Alexa, is the voice assistant industry doomed?

A recent report that Amazon’s Alexa division is set to lose US$10 billion this year raises questions about the future of the entire voice assistant industry.

« I think there’s a next-gen battle for voice assistance that’s going to take very, very deep pockets to survive, » said Andy Wu, assistant professor of business administration in the strategy unit at the University. Harvard Business School.

AI-driven voice assistant software responds to verbal commands through enabled devices; this can include asking them to play music, look up general information, set timers, or place orders in a restaurant.

According to market research firm eMarketer, about 24.2% of the total US population will use Google Assistant this year, 23% will use Apple’s Siri and 21% will use Alexa.

But as Harry Guinness, writing for Popular Science, points out, what’s remarkable is that Siri and Google Assistant come pre-installed on smartphones, while Alexa is mostly available on dedicated smart speakers.

« To get along in modern society, you kind of need a smartphone, but no one needs a smart speaker, » he wrote.

According to a 2021 report, smart speaker ownership hit an all-time high last year, with nearly 50% of internet users in the United States owning at least one smart speaker.

Still, the Amazon division responsible for Alexa, Echo devices that Alexa runs on, and Prime Video streaming, posted an operating loss of more than US$3 billion in the first quarter of this year, according to a report by Business. Insider.

The majority of that loss was attributed to Alexa, according to the report, adding that the same division is on course to lose more than US$10 billion in 2022.

Meanwhile, Google Assistant and Apple’s Siri would also struggle to fully monetize these services.

According to market research firm eMarketer, approximately 24.2% of the total US population will use Google Assistant this year. (Jeff Chiu/Associated Press)

While devices – at least in the case of Amazon’s Alexa Echo – would be sold at cost, on-device services don’t translate to profit. As Business Insider reported, Alexa may have had a billion interactions a week, but most of those conversations were trivial commands to play music or ask about the weather.

All of this has some analysts wondering: Are all voice assistants doomed?

“We have to ask ourselves: Is time running out for Big Tech voice assistants? Everyone seems to be struggling with them,” wrote Ron Amadeo, editor of science-tech website Ars Technica.

No clear monetization model

According to Wu, it is not surprising that these companies suffer such large losses on voice assistants.

« The investment in AI technology is extremely expensive, and the server space required to process all of this is enormous.…Even at the level of the device itself, they definitely suffer a loss on the BOM for a long time . , » he said.

« And so in the short term, there’s not a very clear monetization model. »

These companies are investing so much money, Wu said, because they see voice assistant technology as the next evolution of computer interface, just like the mouse or the touchscreen.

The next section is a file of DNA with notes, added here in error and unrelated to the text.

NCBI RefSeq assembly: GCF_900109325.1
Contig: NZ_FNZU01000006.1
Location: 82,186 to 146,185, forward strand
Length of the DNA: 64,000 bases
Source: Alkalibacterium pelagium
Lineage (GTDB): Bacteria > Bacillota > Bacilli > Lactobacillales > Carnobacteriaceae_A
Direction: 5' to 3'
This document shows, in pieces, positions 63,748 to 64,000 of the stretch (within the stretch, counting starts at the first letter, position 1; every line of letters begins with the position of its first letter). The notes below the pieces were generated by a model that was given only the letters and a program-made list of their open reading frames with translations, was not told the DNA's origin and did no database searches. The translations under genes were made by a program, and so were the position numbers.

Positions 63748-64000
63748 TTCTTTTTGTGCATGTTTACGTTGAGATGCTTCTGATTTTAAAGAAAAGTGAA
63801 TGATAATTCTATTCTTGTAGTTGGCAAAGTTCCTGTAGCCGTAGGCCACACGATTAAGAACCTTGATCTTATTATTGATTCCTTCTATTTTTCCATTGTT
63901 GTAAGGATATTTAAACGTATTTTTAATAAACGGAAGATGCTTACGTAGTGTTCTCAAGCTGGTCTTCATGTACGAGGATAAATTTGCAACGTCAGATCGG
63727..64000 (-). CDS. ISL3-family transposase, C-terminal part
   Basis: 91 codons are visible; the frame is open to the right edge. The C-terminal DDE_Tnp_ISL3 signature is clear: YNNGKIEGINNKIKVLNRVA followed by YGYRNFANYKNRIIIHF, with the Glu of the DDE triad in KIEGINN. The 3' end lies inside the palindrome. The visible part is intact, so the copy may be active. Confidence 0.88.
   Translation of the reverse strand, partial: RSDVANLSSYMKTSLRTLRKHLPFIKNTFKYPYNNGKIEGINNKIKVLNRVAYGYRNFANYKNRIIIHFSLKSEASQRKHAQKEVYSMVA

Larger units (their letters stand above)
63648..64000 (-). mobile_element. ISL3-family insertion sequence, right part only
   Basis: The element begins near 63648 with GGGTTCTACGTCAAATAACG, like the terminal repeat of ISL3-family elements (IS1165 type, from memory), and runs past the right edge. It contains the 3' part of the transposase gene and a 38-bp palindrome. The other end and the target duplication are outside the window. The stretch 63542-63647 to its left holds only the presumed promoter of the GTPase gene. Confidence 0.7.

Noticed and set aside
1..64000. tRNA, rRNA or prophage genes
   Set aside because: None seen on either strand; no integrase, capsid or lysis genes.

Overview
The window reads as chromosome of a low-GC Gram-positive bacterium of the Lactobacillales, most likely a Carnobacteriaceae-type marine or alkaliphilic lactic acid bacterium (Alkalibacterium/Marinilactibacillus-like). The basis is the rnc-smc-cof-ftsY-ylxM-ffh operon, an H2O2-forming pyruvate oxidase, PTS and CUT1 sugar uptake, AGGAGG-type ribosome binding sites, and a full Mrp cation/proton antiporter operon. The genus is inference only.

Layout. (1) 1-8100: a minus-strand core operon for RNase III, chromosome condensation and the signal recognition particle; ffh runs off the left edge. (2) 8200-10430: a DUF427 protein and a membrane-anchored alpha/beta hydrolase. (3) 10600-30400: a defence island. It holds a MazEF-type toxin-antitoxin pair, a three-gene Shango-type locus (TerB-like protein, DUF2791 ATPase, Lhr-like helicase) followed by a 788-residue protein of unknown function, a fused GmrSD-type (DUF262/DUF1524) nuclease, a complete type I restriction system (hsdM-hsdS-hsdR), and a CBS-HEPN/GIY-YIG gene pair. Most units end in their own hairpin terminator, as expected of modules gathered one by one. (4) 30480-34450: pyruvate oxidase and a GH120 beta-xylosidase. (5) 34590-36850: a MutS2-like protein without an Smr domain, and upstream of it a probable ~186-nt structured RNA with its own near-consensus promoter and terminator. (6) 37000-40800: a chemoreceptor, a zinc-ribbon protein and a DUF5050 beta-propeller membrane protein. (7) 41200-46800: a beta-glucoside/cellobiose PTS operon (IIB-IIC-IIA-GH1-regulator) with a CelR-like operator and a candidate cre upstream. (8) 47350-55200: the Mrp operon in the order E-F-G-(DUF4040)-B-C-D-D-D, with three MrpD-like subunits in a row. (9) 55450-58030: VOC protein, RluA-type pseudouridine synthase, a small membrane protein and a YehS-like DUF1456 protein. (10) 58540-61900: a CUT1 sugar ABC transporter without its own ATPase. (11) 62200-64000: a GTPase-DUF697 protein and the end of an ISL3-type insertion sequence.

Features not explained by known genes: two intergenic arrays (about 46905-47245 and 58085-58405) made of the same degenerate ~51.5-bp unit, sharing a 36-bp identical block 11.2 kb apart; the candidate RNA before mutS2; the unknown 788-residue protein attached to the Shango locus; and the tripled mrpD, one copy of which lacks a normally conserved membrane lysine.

« We’ve seen that they’re already ready to take some big losses. But what we don’t know yet is whether or not voice assistant technology is what we would call a ‘winner takes it’ market. more.’ Or is there going to be a more fragmented market?” he said.

apple siri privacy
In this 2018 file photo, Craig Federighi, Apple’s senior vice president of software engineering, talks about Siri during a new product announcement in San Jose, California. (Marcio Jose Sanchez/Associated Press)

Microsoft, with its Cortana voice assistant technology, has already given up, Wu said, as have other companies.

That means the market may not be big enough to support more than one major player, he said. But between Google and Amazon, Wu says he sees Google continuing the fight.

« I think there’s a more central connection between AI technology and Google’s overall investments in AI. I think Google would want to move forward regardless, to the extent where voice is the next generation of computer interface that will completely disrupt their traditional text search business. »

According to experts, what continues to be a major obstacle is consumer knowledge; consumers are not fully aware of the capabilities of their devices.

Alexa, for example, has thousands of connected apps – or what Amazon calls « skills » – that can be used to do things like order food, walk you through a recipe, or, in a connected home , even turn on the washing machine.

« Most people don’t know the vast majority of these skills – and it’s actually a marketing or advertising issue in that there’s no convenient way for people to learn about the apps, » Wu said.

More marketing needed

Navid Bahmani, assistant professor of marketing at Rowan University in Glassboro, NJ, agreed that the biggest challenge facing voice technology — and the companies that support it — is consumer adoption.

“They need to do a lot more marketing on the device and its capabilities,” he said. « [There’s a] wide variety of different things that consumers can’t do because they just don’t know. »

Consumers are often aware of the basic features that come out of the box, he said, but they haven’t been fully informed of all the different companies offering apps that extend device capabilities.

« It’s the equivalent of buying a smartphone and not knowing there’s an app store, » he said.

Still, Bahmani is optimistic about the industry’s future.

“My opinion is no, the industry is going nowhere,” he said. « If anything, it’s very early in its stages. It’s going to grow. »


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